At the end of the 18th century, the painter Johan Heinrich Füssli finished one of his most emblematic works.
The painting, based on a painting by Giulio Romano, shows a sleeping woman who has a demon sitting on her belly while a horse’s head pokes out of the canvas in the background of the scene. She was staging a fairly common sleep disorder: sleep paralysis .
What is sleep paralysis?
The dreamlike and dark setting of this work called The Nightmare makes the painting a perfect illustration of what could be one of the beasts of medieval European mythology: the incubus , a demon that is associated with the world of nightmares and that supposedly has sexual relations with women who, finding themselves between sleep and wakefulness, lie motionless without being able to do anything.
Today, some researchers believe that the mythology behind the figure of the incubus and its female alter ego, the succubus, is actually a supernatural interpretation of a perfectly scientifically documented sleep disorder.
This disorder is called sleep paralysis , and Füssli’s picture expresses very well the sensations experienced while this curious phenomenon occurs.
What’s going on? Symptoms
The name sleep paralysis is quite descriptive: is a sleep disorder in which the person is unable to perform any voluntary movement . This means that, for a short period of time, someone experiencing sleep paralysis will go through a state of consciousness between sleep and wakefulness and will only be able to see what is happening around them, with virtually no physical action. He will be able to perceive what is happening around him in the place where he has been put to rest, but he will not be able to move or ask for help.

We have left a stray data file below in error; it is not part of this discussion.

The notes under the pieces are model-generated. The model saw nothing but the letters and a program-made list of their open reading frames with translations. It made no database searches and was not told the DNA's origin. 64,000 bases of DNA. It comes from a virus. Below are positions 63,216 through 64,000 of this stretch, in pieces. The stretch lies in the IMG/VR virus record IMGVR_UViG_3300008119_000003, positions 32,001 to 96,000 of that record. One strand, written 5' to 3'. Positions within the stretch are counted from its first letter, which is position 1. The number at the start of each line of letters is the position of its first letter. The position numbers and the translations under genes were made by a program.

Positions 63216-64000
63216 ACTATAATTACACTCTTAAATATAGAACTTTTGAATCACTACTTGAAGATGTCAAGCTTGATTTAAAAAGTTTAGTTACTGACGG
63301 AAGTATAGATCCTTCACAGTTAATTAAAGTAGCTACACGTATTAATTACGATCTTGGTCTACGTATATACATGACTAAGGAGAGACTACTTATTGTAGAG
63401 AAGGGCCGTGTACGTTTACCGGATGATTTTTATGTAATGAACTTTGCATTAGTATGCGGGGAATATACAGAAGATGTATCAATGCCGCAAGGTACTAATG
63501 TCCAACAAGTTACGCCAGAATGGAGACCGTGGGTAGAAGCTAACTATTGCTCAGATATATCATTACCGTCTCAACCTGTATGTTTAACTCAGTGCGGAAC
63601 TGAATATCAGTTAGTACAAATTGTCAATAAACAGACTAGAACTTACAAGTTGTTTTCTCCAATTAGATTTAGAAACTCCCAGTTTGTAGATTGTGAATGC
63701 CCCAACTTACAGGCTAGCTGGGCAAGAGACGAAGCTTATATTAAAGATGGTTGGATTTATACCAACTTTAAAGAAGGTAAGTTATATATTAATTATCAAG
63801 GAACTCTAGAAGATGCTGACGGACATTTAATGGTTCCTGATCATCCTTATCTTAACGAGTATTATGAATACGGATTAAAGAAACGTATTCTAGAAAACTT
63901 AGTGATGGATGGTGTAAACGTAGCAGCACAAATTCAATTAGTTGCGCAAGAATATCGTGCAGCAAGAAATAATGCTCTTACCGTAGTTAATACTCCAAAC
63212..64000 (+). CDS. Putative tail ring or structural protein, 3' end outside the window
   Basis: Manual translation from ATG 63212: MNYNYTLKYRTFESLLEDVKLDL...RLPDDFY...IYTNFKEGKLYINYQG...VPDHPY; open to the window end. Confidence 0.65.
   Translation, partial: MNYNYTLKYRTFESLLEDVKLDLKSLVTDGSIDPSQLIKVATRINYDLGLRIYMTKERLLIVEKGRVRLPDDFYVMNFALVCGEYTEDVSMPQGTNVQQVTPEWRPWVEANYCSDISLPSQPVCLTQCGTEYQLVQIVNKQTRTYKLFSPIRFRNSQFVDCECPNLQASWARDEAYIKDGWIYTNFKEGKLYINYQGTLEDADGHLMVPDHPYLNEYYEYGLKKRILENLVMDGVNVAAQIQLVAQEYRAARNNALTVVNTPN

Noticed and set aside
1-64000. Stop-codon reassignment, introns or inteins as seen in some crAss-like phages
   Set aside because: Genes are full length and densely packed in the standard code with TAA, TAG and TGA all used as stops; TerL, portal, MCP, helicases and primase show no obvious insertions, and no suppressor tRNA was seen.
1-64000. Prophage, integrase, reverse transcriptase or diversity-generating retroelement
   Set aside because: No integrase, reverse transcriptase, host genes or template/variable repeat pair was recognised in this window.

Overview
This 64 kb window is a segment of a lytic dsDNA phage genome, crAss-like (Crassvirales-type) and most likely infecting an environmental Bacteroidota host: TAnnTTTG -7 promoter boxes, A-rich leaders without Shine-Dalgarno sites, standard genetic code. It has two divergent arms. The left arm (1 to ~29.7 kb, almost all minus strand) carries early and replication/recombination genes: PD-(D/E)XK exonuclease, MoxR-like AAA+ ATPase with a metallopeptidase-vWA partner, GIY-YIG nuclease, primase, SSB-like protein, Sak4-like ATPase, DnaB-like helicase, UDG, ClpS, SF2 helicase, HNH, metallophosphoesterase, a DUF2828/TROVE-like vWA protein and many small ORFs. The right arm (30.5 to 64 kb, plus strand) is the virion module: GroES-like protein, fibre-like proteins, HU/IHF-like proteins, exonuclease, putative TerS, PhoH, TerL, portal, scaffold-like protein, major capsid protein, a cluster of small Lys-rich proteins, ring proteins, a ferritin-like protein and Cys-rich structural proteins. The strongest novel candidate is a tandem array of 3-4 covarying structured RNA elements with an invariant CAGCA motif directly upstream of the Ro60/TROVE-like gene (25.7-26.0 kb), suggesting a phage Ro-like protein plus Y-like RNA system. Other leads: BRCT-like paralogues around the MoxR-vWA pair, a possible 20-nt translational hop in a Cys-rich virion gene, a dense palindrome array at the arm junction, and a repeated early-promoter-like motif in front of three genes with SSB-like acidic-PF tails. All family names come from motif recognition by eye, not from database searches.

Of course, sleep paralysis does not affect vital functions such as breathing and heartbeat, as these movements are involuntary. However, this does not mean that it is not a very unpleasant and anxiety-generating sensation, among other things because often goes hand in hand with the sensation of not being able to breathe properly (being unable to control the vocal cords properly, it seems that air escapes from the lungs without being able to do anything about it).
Thus, it is common to have the feeling of suffocation or having difficulty breathing, but this is only a consequence of not being able to consciously control the muscles, and there is no real risk of drowning.
Sleep paralysis can occur with other factors of a subjective nature, such as hallucinations or the feeling of having strange or threatening presences nearby that haunt the paralyzed person.
This is mainly because it appears in a transitional phase between sleep and wakefulness, and makes these hallucinations seem more real, occurring in places we know and which belong at least partially to the real world we have been in lately. For example, at first we may realize that we are in the bed in which we went to bed last night and therefore in the real world, the waking world, but then strange elements appear that are not possible in real life, such as levitating sheets, monsters, etc.